Abigail Hopkins has been pursuing her eclectic muse over three albums now and it has not got any easier to try and nail down exactly where she is coming from and what she is trying to achieve. The Memoirs Of An Outlaw was originally released last year but is now being relaunched thanks to a new distribution deal.
The offspring of a famous acting family, Hopkins is also active in the theatre as both director and actor and this theatrical background cuts to the heart of her music; it’s easy to imagine the 12 songs on The Memoirs Of An Outlaw adapted for the stage, and Hopkins has a way with narrative and characters that wouldn’t rule out her trying her hand at story writing in the future.
The protagonist of the opening Used Car Salesman is a fine example of Hopkins’s lyrical sleight of hand, with the line “It’d been a long time he’d looked up at the stars/or felt the soft breeze on his face/or the cushiony clutch of his wife’s embrace” as evocative as any novelist’s most purple prose. The voodoo vibe of the percussion adds to a genuinely unsettling mood piece that essays the price of selling your soul to a job, with Hopkins’s PJ Harvey-styled vocal mannerisms adding a suitably devilish tone.
Hopkins is not always the easiest vocalist to listen to, and it is difficult to find a steady anchor sometimes as she flits between different styles to suit the mood of a song. The regretful tone of the title track is somewhat distorted by Hopkins choosing to swoop around the melody line in a manner more befitting Sarah Brightman.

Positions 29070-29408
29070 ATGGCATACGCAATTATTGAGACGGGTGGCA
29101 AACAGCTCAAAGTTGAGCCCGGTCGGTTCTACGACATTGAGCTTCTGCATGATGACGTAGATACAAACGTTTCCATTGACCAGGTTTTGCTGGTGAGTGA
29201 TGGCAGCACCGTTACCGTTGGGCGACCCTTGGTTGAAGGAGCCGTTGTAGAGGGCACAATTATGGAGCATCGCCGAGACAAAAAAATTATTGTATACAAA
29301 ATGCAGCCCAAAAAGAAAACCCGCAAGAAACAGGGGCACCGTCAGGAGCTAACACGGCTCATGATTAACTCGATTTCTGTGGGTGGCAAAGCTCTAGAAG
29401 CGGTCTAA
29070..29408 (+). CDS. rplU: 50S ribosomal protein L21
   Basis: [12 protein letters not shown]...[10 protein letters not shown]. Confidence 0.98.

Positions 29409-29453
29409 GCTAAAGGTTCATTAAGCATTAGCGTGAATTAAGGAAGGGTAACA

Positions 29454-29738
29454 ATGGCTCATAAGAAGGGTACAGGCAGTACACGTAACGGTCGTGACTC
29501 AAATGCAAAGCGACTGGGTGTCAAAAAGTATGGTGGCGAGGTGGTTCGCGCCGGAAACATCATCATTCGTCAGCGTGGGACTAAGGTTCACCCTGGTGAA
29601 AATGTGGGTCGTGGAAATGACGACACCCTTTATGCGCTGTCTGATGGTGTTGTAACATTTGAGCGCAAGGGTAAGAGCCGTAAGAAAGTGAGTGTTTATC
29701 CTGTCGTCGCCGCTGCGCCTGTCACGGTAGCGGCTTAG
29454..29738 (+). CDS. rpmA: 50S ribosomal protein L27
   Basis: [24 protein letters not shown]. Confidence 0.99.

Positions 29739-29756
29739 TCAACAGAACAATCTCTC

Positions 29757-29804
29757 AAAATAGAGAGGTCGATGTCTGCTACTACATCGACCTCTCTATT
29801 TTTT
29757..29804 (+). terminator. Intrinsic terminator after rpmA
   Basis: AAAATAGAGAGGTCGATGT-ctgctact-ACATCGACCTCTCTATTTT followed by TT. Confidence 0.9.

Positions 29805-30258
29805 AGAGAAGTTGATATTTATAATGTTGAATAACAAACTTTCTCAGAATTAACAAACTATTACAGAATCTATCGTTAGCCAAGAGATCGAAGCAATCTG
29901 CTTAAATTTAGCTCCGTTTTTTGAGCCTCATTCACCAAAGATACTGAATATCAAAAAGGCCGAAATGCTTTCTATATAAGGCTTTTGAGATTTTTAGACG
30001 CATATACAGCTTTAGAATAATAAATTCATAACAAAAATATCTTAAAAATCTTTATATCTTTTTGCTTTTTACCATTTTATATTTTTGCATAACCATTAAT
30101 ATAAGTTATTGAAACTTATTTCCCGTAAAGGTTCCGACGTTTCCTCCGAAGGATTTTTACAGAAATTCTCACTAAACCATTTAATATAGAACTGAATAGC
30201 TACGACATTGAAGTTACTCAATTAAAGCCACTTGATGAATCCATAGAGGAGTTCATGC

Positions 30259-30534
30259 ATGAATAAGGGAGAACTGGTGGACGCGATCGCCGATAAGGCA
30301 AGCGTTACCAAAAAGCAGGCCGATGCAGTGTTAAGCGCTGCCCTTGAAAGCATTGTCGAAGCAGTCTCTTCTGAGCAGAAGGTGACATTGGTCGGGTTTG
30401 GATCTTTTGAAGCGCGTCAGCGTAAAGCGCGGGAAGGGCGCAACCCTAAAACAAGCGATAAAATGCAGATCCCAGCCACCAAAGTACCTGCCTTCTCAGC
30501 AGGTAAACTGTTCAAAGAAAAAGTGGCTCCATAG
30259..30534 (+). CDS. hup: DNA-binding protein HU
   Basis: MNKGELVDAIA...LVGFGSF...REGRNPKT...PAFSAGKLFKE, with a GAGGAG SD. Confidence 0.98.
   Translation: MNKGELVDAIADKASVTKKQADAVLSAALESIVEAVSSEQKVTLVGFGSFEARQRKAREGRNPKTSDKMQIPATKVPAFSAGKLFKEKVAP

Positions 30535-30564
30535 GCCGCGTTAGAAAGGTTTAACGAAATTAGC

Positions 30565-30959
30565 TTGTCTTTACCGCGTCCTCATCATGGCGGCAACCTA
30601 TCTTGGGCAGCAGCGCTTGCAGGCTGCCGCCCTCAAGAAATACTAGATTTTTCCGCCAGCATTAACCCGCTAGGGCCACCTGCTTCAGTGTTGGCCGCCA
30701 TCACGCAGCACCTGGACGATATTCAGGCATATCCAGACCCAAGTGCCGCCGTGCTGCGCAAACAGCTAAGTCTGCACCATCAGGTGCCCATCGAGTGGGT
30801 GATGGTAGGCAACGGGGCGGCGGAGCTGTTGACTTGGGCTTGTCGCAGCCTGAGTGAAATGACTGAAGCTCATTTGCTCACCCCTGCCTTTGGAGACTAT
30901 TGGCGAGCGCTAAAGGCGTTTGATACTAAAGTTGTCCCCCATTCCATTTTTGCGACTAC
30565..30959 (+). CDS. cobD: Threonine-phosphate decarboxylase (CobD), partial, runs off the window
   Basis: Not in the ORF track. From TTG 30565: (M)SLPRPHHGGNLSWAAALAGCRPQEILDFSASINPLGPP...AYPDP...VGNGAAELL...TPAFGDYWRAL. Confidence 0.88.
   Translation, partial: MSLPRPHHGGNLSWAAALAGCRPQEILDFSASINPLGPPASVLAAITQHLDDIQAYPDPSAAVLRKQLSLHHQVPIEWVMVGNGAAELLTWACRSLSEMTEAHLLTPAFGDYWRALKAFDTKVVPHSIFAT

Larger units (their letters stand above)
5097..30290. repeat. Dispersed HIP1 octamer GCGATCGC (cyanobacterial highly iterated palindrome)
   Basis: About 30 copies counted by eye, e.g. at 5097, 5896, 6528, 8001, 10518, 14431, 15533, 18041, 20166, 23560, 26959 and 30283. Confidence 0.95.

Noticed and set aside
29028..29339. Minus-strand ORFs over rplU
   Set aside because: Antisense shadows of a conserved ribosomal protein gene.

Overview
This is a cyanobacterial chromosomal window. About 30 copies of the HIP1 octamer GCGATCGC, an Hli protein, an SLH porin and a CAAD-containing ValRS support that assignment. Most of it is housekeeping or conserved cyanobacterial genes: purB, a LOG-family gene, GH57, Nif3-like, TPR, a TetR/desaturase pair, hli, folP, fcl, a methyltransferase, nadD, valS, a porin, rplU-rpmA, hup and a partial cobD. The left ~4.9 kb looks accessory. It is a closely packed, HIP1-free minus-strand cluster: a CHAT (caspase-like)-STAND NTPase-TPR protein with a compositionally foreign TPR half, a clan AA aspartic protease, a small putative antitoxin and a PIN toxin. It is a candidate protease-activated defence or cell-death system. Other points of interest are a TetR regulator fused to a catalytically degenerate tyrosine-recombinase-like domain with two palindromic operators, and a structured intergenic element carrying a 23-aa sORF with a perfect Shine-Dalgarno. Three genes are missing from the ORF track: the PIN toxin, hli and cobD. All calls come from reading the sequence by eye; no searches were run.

She is best when she sticks to the Harvey impressions, but these moments are few are far between. Too often she opts for the overly dramatic, which is maybe the drawback when you come from an acting background, and the pitch are tone are all over the place.
There are some lovely musical moments on The Memoirs Of An Outlaw, which makes the vocal inconsistencies all the more infuriating. Dried Flowers and When Skylarks Fall find Hopkins and co-writer John Winfield moving into sweet folk territory, and are all the better for the lack of melodrama.
Elsewhere, the ragbag of characters that populate the songs allow Hopkins to play around with structure and imagery to interesting effect, giving her narratives of life lived on the edge a depth that repays repeated listens. Miriam The Medium is the key track here, investing a conventional folk storytelling device with a very post-modern psychological slant.
The album’s best melody is saved to last on the closing No Turning Back, on which Hopkins’s thankfully restrained vocal tales the tell of a comfortable life unravelling as painful memories bubble to the surface.
Hopkins is certainly different, although she sometimes tries to stretch her own musical boundaries too far, with her vocal peculiarities upending several promising tracks. But for all that, lovers of left-field folk noir could do worse than giving The Memoirs Of An Outlaw a spin.